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Saturday, November 19, 2005

Klare, What Are They Cooking Up in the White House? (Wag The Dog Scenarios)

We know one thing about the Bush administration, despite the President's Veterans Day speech on the "irresponsibility" of "rewriting history," he and his top officials -- possibly the greatest gamblers in our history -- had no hesitation about writing their own ticket to history and rejiggering the facts wherever necessary in the run-up to war. History like intelligence was seen a malleable thing, something that would, in the end, go to the victor anyway. It could be whatever they desired it to be, whatever they thought would best help them panic the American people and Congress into backing an invasion of their country of choice. And it could be brought to bear whenever they thought it most useful -- or, in White House Chief of Staff Andrew Card's now infamous September 2002 formulation (speaking of the timing of promoting an invasion of Iraq), ``From a marketing point of view, you don't introduce new products in August.''

They had no qualms about elbowing the CIA aside, or using forged, unreliable, or clearly inaccurate intelligence, or simple disinformation, or just repeating endlessly things they certainly knew to be fictions in order to make Democrats (who knew better) run for their lives and put a full-court press on the media. They were happy to raise rhetorical mushroom clouds over all-too-real American cities to panic Americans into their war of choice. They had no hesitation (as far as we know) -- to cite a conveniently forgotten absurdity of that prewar moment -- about sending the President out in front of television cameras to announce the ridiculous in all fearful solemnity: That, for instance, there was a danger Iraqi unmanned aerial vehicles (UAVs) armed with chemical or biological weapons might be sent to spray their deadly mists over East coast cities or even hundreds of miles inland. (Forget that the planes didn't exist and that, if they had, and if the CBW weaponry had been available, the Iraqis had no way to get them to the coast, or anything to launch them from.) When people want to talk about what we may or may not have known about subjects like Iraqi WMDs, they forget the baldfaced absurdity of some of the administration's claims -- or exactly how unchallenged they went in the mainstream media. (I saw the President make the UAV claim on television with my own eyes, by the way.)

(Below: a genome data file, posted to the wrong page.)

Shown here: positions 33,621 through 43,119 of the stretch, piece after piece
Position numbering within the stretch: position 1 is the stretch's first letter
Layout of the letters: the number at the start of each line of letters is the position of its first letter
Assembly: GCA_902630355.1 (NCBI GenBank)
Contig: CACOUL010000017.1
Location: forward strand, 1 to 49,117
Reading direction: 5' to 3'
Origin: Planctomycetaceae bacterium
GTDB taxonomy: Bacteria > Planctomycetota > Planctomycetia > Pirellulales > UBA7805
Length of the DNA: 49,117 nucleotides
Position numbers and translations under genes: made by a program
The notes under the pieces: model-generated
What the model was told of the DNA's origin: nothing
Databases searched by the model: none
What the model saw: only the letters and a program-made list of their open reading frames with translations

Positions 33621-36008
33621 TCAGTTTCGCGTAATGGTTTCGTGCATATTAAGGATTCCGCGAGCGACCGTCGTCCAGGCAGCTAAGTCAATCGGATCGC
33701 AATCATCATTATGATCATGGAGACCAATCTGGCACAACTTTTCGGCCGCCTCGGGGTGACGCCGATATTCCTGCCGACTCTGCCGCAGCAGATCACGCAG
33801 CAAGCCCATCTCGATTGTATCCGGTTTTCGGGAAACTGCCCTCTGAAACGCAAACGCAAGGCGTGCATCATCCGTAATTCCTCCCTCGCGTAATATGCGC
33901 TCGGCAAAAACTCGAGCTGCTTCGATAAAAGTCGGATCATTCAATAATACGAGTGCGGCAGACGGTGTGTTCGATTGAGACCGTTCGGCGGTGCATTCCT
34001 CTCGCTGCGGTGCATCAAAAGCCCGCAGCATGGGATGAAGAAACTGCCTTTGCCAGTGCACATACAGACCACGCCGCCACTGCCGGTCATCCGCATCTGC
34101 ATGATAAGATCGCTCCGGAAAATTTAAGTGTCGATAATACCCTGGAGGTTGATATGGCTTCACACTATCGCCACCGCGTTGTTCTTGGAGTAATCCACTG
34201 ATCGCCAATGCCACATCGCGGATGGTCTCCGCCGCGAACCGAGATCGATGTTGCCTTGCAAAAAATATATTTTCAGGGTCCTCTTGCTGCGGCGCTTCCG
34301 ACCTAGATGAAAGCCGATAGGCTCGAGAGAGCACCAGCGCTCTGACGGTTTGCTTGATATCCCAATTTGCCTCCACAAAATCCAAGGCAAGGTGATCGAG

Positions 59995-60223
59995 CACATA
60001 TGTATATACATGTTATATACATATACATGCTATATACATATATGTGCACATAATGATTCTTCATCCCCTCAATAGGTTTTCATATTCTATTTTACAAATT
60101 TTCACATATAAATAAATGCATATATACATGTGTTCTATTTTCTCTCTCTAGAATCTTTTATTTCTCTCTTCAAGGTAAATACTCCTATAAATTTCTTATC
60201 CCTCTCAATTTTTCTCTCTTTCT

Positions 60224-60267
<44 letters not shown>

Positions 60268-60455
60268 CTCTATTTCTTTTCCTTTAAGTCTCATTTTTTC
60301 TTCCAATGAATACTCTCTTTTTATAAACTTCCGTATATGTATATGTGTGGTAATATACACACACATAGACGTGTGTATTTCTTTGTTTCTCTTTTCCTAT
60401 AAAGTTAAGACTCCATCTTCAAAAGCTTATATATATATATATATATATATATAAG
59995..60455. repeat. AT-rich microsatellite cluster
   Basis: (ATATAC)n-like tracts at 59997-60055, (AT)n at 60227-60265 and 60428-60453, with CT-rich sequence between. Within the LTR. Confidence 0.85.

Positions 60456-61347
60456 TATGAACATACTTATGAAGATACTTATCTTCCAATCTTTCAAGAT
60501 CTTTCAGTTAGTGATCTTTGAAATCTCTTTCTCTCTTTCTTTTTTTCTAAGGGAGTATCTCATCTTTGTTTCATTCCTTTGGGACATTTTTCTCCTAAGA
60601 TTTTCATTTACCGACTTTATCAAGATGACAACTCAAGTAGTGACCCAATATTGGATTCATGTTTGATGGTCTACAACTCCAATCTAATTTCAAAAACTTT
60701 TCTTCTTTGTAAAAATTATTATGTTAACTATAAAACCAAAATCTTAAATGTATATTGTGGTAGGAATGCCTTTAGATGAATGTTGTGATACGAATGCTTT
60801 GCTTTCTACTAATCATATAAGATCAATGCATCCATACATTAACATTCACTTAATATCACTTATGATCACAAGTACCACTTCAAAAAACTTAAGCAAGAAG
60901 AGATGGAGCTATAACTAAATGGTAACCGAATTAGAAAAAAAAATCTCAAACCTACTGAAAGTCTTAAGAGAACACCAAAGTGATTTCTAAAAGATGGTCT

And that was when they were riding high. Imagine what they might do in desperation. In fact, Michael Klare, author of the indispensable Blood and Oil: The Dangers and Consequences of America's Growing Dependence on Imported Petroleum, does just that below, evaluating the various wag-the-dog scenarios this administration might seriously consider using if its situation grows too desperate and elections too near.

After considering these possibilities yourself, think about the context. The signal from the recent hotel bombings in Jordan seems clear enough in its own horrific way. Through its invasion and uniquely inept occupation, the Bush administration has already created a "failed state" not on the failed continent of Africa or in an economically or politically peripheral land like Afghanistan, but exactly in the heart of the richest oil lands of the planet. Iraq is now largely an anarchic world with a central government hardly capable of commanding its own fortified heart -- the Green Zone of Baghdad -- no less much of the rest of the country; where religious militias, terrorist organizations, and fractured insurgent groups have the run of the land; where internecine killing is on the rise; and the delivery of such basics of modern life as electricity and potable water (or water of any kind) are no longer givens.

Whether some in the Bush administration meant to turn Iraq into a land of "chaos" or not, they have certainly succeeded in doing so. Now, the chaos is spreading across borders. The Jordanian bombers, after all, were Iraqis. The targets, American hotels, were both soft and symbolic. But in the future, they may be harder and even more vital -- oil pipelines or other facilities outside Iraq, for instance.

Add into this formula for disaster, an "administration" in Washington that is "uninterested in governing," as Jonathan Schell wrote recently in the Nation magazine (focusing on what the post-Katrina world has revealed to us, but Iraqis already knew all too well). "We all keep referring to the ‘Bush administration,'" he added, "yet administering seems to be the last thing on its mind... If the Bush outfit is not governing, what is it doing? The answer comes readily: It wishes to acquire, increase and consolidate the power of the Republican Party."

If administration is nothing to Bush's people and power is all, the Klare scenarios that follow only seem that much more likely to be used, and what the implementation of any one of them will certainly do is add yet another chaotic pressure to the crumbling structure of our ever less safe and secure world and way of life. —Tom

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read the “Wag The Dog” Scenarios here:

http://www.tomdispatch.com/indexprint.mhtml?pid=36399

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